Wriddhiman Saha is an "ideal team man" who can always be relied upon to do the "tough job" but unfortunately, he will have to play the second fiddle when India's number one keeper-batter Rishabh Pant gets back from break, batting coach Vikram Rathour said on Sunday.
Saha, the oldest member of the current Indian set-up at 37, is playing his 39th Test in 11 years since his debut.
His first five years after debut went as legendary Mahendra Singh Dhoni's understudy and even if it sounds crude, he is now a back-up for 24-year-old Pant.
On Sunday, with his Test career on line, Saha battled hard with a stiff-neck for his gutsy 61 not out after Shreyas Iyer laid the platform with an attractive 65.
"He had a really, really stiff neck and knowing Saha who is an ideal team man, he is going to do whatever is required," batting coach Rathour waxed eloquent about the veteran keeper, who shared two fifty-plus stands with Iyer and Axar Patel.
"He would do the tough things for the team and he played an extremely important knock at the stage the team was at that point.
Saha is a quiet person, someone who is not known to be too expressive but the teams knows that the 'plod and grind effort' will come from the gritty man, who hails from North Bengal city of Siliguri.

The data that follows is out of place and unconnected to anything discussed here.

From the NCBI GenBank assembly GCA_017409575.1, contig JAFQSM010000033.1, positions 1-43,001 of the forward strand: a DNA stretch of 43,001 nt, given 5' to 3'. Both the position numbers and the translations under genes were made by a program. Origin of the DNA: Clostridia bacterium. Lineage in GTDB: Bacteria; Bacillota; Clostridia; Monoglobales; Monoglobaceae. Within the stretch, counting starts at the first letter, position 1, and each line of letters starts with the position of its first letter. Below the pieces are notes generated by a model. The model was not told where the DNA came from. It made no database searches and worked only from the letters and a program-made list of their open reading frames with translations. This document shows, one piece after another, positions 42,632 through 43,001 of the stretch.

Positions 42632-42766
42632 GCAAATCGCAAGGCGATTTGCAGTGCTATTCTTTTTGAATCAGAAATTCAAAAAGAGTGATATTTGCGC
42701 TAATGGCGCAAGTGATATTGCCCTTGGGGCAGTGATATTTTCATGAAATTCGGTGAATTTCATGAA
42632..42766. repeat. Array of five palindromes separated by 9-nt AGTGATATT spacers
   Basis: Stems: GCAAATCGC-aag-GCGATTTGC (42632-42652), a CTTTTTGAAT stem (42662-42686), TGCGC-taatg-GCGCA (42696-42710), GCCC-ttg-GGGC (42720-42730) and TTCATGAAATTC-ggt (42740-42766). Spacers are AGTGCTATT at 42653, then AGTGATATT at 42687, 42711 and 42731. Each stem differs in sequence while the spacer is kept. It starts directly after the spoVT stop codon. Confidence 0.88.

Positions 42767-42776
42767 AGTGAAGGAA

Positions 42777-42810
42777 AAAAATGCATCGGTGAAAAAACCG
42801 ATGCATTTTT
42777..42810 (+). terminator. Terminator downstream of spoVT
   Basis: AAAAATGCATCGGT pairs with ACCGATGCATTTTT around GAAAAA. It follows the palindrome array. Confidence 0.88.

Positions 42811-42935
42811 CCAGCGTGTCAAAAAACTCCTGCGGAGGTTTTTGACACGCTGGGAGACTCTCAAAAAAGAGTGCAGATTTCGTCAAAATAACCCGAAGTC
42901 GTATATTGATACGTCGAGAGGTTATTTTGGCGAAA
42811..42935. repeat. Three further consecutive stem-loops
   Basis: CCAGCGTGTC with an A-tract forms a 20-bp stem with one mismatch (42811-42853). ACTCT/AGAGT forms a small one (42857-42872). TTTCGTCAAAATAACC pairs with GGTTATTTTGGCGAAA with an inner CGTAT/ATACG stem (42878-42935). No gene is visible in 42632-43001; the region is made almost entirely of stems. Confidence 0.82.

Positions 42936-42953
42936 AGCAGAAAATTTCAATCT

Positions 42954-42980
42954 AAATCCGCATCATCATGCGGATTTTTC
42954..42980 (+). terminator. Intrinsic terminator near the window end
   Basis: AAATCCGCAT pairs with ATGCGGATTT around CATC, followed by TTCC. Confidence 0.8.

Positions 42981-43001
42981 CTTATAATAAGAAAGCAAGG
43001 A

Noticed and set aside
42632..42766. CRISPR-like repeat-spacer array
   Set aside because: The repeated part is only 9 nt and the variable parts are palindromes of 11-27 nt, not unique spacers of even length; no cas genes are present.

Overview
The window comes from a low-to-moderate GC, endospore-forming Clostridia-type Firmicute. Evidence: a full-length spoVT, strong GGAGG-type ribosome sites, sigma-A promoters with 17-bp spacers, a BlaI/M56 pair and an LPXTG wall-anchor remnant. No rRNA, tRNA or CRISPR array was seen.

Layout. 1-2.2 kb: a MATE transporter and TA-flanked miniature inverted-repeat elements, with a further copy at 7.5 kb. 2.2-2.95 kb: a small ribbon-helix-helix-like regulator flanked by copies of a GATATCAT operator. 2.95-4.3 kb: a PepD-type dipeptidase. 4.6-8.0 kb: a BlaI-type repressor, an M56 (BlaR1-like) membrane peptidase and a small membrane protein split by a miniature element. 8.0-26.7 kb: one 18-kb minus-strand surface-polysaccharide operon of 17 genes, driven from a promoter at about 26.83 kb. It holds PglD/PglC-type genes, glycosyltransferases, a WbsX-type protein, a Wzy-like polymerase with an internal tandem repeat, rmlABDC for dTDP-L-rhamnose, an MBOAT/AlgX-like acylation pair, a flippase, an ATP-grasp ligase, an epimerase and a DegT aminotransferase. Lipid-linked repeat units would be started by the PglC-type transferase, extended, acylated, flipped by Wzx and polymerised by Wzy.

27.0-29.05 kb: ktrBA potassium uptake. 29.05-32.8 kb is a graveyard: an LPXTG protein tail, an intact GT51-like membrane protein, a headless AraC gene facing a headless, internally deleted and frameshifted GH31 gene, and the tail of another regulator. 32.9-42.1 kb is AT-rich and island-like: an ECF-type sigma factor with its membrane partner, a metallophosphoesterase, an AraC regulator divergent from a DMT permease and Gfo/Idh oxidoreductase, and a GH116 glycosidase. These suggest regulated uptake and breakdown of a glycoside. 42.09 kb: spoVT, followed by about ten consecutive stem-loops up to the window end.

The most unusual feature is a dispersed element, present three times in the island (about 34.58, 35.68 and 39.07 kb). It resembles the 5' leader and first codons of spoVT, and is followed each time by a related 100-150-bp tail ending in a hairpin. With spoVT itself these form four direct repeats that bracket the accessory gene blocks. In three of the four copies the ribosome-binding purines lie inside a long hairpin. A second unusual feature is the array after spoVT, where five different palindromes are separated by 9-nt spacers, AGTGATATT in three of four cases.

"That is what we always expect from Wriddhi.
He has always been that kind of a person, whom we can count on and today he showed why," Rathour said.
However, he made it clear that even at this juncture of his career, the Bengal stumper is nothing more than a stop-gap option for Team India as Pant has pushed him far back during away series in Australia where the senior man was given the first go.
"As far as Wriddhi is concerned, unfortunately for him, we have an extremely special player Rishabh, who is number one keeper for us and has done extremely well in past few years.
"That's the role (No.2) Wriddhi has at the moment that we need him when Pant is not available," Rathour spelt it loud and clear, something he didn't do when asked about Cheteshwar Pujara and Ajinkya Rahane's future.
Iyer's second innings was better effort than his first, says Rathour
The batting coach said they had only one advice for Iyer -- to back his natural game and not do anything different just because he is playing a Test match.
"It's always exciting when a debutant comes in and scores a hundred and that's very special.
I thought he looked even better in the second innings, all credit to him.
"It's exciting as a support staff to see somebody walking in and doing it for the team.
He showed he is a confident young guy, uses his feet very very well against spin.
Rathour hails India's tail-enders consistent efforts
The coaching staff over the past two years during Ravi Shastri's regime has been devoting a lot more time towards nurturing the batting prowess of number nine , 10 and 11 and that has been yielding results now.
"This is a deliberate effort from our side that we have been trying to give them lot more batting whenever we are having nets.
That's what we have done for couple of years and that strategy is paying off.
"We have seen in the past and what other teams have done against us and other teams have put up totals after we have taken 4-5 wickets.
So good to see we are doing that now and doing it repeatedly," he signed off.